Original Article: Steardo, L., Steardo, L., Jr, Zorec, R. and Verkhratsky, A. (2020), Neuroinfection may potentially contribute to pathophysiology and clinical manifestations of COVID‐19. Acta Physiol. Accepted Author Manuscript.
Author of summary: Francesca Di Vozzo; Reviewer: Giulia Poggi
Original Article Published on March 29th, 2020
Coronaviruses are neurotropic; therefore, it is conceivable that also SARS-CoV-2 will show similar tropism. The authors offer a highly speculative description of how SARS-CoV-2 might get access to the nervous system, infect the brainstem nuclei associated with respiratory and cardiovascular regulation, and, consequently, exacerbate or even lead to respiratory failure. Moreover, they hypothesize that systemic inflammation, which accompanies COVID-19, might compromise the blood brain barrier and trigger neuroinflammatory response. This, together with prolonged hypoxia, may result in neuropsychiatric issues and cognitive impairment.
Severe acute respiratory syndrome coronavirus 2 (SARS-CoV-2) causes the infectious disease COVID-19, which was first reported in Wuhan, China in December 2019.
The clinical presentation is mainly manifested as malignant pneumonia, although many patients present neurological symptoms, such as vomiting, dizziness, headache and delirium.
It has been demonstrated that coronaviruses, and especially β-coronaviruses to which the SARS-CoV-2 belongs, do not limit their presence to the respiratory tract and frequently invade the central nervous system (CNS). Coronaviruses may access the CNS through intranasal inoculation and through trans-synaptic pathways from the peripheral nerves. Once they reach the CNS, coronaviruses predominantly infect brain regions responsible for respiratory and cardiovascular regulation. Damage to these areas may lead to respiratory and cardiovascular failure.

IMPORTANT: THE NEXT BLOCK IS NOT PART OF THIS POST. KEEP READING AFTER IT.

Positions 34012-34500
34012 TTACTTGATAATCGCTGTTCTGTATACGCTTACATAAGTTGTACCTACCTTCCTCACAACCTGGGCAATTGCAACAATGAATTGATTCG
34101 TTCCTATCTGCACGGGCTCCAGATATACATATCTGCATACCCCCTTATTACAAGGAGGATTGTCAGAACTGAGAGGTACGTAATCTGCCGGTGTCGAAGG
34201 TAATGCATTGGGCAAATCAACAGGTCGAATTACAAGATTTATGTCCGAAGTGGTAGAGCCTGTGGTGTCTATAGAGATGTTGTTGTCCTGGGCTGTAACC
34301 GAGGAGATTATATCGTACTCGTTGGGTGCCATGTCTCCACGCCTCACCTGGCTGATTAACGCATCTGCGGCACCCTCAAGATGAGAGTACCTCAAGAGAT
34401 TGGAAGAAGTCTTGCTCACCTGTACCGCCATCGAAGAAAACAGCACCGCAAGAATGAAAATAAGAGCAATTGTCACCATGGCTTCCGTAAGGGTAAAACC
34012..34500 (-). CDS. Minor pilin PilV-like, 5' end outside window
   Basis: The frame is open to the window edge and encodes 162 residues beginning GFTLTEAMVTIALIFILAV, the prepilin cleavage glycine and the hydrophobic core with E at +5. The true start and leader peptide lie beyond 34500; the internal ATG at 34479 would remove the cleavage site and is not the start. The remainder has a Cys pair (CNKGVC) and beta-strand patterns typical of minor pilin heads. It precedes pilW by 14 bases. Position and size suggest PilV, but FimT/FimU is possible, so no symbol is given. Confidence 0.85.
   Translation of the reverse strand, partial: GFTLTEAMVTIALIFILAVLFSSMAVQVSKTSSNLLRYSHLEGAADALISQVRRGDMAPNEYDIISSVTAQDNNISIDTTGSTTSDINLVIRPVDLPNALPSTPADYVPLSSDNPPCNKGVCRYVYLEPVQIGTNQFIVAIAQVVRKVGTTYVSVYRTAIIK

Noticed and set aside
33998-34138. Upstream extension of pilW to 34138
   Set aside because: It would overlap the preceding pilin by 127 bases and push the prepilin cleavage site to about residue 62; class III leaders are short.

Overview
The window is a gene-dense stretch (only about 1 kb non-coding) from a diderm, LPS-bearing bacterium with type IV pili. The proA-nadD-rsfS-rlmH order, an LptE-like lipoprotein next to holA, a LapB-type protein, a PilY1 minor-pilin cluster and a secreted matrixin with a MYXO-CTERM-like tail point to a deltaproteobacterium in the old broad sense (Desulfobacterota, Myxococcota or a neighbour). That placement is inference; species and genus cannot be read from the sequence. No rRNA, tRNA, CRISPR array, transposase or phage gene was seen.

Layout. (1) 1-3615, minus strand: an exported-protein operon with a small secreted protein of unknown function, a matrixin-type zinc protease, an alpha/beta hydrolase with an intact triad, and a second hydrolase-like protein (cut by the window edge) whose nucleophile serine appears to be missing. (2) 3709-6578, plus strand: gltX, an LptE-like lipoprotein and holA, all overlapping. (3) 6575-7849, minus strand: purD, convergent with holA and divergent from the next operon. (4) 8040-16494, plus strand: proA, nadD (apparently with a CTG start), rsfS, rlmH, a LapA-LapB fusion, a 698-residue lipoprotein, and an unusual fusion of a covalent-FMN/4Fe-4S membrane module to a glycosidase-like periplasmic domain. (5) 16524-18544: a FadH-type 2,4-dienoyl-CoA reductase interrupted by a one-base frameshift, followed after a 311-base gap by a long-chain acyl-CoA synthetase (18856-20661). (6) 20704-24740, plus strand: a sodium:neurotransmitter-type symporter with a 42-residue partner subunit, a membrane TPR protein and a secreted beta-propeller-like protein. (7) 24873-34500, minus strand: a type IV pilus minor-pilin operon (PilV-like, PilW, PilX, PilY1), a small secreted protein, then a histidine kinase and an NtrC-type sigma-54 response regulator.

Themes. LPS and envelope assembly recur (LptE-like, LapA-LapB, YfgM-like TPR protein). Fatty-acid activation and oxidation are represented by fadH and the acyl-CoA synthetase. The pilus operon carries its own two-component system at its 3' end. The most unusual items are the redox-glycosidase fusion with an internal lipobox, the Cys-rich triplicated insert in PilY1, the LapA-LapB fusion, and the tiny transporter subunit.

Indeed, Angiotensin-Converting Enzyme 2 (ACE2) – the main entry point for SARS-CoV and SARS-CoV-2 infection – is expressed by glia and neurons of the brainstem and of the regions responsible for regulation of cardiovascular function, including subfornical organ, paraventricular nucleus (PVN), nucleus of the tractus solitaries (NTS), and rostral ventrolateral medulla. Importantly, ACE2-independent entry pathways could also contribute to viral infection of neural cells, as it was shown for Tick-borne encephalitis virus (TBEV) and ZIKA virus.
Indirect effects of SARS-CoV-2 on the CNS have also been proposed. SARS-CoV-2, as all the other pathogens, triggers a substantial systemic inflammation that leads to an abundant release of cytokines, chemokines, and other inflammatory components.
Systemic inflammation has been associated with increase permeability of the blood-brain barrier (BBB) and consequent infiltration of peripheral immune milieu into the CNS. This could potentially amplify ongoing neuroinflammatory processes and severely affect brain homeostasis. In a putative model, systemic inflammation and prolonged hypoxia could induce a persistent and uncontrolled neuroinflammatory response. This could impact on the hippocampus and on cortical areas associated with cognitive functions and lead to psychiatric and neurological symptoms. Therefore, neurological and psychiatric aspects of the viral attack must be considered in designing the therapeutic strategies and for rehabilitation paradigms aimed at victims of SARS-CoV-2.